Golf was first introduced into Thailand in the reign of King Chulalongkorn (Rama V) by certain Englishmen who played it among themselves. In the course of time, the Thais joined in, but as it was enjoyed as a sort of social function, popularity was limited.
Later the Europeans who had come to settle in Thailand requested the King's permission to found a sports club, known as the Royal Bangkok Sports Club. Apart from horse racing, the club organized golf for its members. Meanwhile, the game was gradually gaining more popularity and enthusiasm. King Vajiravudh (Rama VI) commanded the establishment of a golf course at Dusit Gardens, and King Prajadhipok (Rama VII) who was a golf enthusiast and played it regularly, encouraged the idea of setting up a golf course at Hua Hin.
In Thailand the opportunities for golf abound. There are estimated to more than 30,000 golfers in Thailand. Half of them play a round or two at least once a month, a quarter play a little less. The rest comprise the 'active' players who make it a point to get out on the green at least once or twice a week. There are 36 golf courses all over the country of which 12 are in Bangkok. Thai golfers have from time to time competed in neighbouring countries, and likewise, golfers from neighbouring countries have come to Thailand to compete.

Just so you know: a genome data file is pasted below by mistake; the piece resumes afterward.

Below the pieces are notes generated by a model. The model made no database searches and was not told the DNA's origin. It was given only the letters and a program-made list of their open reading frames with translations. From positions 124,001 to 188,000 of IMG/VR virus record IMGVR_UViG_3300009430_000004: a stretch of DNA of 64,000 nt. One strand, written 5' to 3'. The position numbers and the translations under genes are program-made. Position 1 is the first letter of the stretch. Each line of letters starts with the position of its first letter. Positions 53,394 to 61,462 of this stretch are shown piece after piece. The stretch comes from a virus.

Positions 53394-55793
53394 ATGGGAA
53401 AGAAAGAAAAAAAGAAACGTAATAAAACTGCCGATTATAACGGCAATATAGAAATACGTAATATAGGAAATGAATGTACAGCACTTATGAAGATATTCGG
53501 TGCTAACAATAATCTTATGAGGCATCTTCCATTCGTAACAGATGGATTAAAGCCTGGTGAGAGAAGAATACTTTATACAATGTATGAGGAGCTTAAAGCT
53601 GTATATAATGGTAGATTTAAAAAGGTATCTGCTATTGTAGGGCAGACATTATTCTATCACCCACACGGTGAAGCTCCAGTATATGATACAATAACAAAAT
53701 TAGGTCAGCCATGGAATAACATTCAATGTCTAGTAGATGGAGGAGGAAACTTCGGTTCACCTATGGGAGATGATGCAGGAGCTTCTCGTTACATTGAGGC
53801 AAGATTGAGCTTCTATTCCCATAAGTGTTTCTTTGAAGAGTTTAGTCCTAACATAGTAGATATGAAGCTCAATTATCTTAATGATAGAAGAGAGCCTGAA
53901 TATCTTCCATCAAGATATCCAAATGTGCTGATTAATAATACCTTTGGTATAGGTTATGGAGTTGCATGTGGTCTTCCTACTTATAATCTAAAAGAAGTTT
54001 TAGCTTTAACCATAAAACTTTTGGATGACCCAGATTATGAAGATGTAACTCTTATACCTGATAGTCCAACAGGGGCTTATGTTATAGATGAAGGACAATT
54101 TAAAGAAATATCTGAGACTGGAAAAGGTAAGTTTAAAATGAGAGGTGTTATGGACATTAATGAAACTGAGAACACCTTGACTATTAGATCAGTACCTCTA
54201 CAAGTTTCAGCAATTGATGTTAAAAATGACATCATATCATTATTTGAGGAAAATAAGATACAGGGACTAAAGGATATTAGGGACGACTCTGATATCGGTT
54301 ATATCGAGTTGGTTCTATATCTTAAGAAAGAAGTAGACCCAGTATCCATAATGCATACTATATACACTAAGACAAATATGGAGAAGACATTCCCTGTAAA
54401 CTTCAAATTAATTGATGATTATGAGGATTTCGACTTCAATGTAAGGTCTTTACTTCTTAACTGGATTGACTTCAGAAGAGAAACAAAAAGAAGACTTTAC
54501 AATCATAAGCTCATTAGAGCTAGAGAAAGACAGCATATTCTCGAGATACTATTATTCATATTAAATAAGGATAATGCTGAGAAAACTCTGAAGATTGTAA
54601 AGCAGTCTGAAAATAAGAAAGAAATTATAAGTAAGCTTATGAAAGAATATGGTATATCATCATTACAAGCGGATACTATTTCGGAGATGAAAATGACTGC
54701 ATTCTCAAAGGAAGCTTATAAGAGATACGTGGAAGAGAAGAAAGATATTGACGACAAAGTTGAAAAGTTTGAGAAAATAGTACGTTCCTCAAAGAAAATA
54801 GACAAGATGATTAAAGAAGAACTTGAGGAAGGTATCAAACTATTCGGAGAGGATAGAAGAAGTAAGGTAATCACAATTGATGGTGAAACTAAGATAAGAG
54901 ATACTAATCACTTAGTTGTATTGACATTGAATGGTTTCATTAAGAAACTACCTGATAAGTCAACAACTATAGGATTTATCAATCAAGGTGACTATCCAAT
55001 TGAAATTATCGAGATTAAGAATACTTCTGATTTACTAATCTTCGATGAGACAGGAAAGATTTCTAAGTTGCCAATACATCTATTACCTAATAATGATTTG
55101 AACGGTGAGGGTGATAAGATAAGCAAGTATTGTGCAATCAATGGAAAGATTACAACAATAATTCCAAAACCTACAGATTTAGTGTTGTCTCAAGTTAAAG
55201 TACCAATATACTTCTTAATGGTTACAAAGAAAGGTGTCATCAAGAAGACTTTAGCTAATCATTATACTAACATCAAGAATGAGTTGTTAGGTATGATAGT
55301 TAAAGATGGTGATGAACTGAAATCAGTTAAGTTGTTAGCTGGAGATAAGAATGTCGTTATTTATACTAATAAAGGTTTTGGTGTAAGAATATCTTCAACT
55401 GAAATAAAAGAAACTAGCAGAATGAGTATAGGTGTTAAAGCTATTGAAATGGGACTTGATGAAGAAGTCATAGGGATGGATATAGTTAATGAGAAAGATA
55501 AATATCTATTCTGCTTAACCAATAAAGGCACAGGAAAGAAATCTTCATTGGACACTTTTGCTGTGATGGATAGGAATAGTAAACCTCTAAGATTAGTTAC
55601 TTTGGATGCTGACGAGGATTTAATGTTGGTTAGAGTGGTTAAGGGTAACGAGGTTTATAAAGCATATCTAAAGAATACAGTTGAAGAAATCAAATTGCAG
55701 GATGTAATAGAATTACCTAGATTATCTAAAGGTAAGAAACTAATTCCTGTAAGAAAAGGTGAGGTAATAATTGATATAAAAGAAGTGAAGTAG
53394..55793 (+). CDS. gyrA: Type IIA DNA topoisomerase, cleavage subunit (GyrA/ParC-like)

Tournaments in Thailand are blossoming and the prizes becoming more intriguing. There are competitions for professional and amateurs, men and women, youngsters and collegians. Though the sport is popular, it is mostly played by adults.
While the sport is taken up, most often, for relaxation, it also provides a forum for salesmen to develop contacts for future sales, politicos to extend diplomatic courtesies, bankers to talk about floating loans, and doctors to gain prestige in being called away.
In Thailand today any businessman worth his expense account owns a set of golf clubs and has the use of a membership at one of the countries many clubs. Skill on the course has become a valuable executive asset. Some companies ask prospective employees their golf handicap. Naturally, along with Thailand's golf boom, the manufacture of the sport's equipment is also on the upswing. While imported clubs of advertised brands, with endorsements by star foreign players, still have significant prestige value.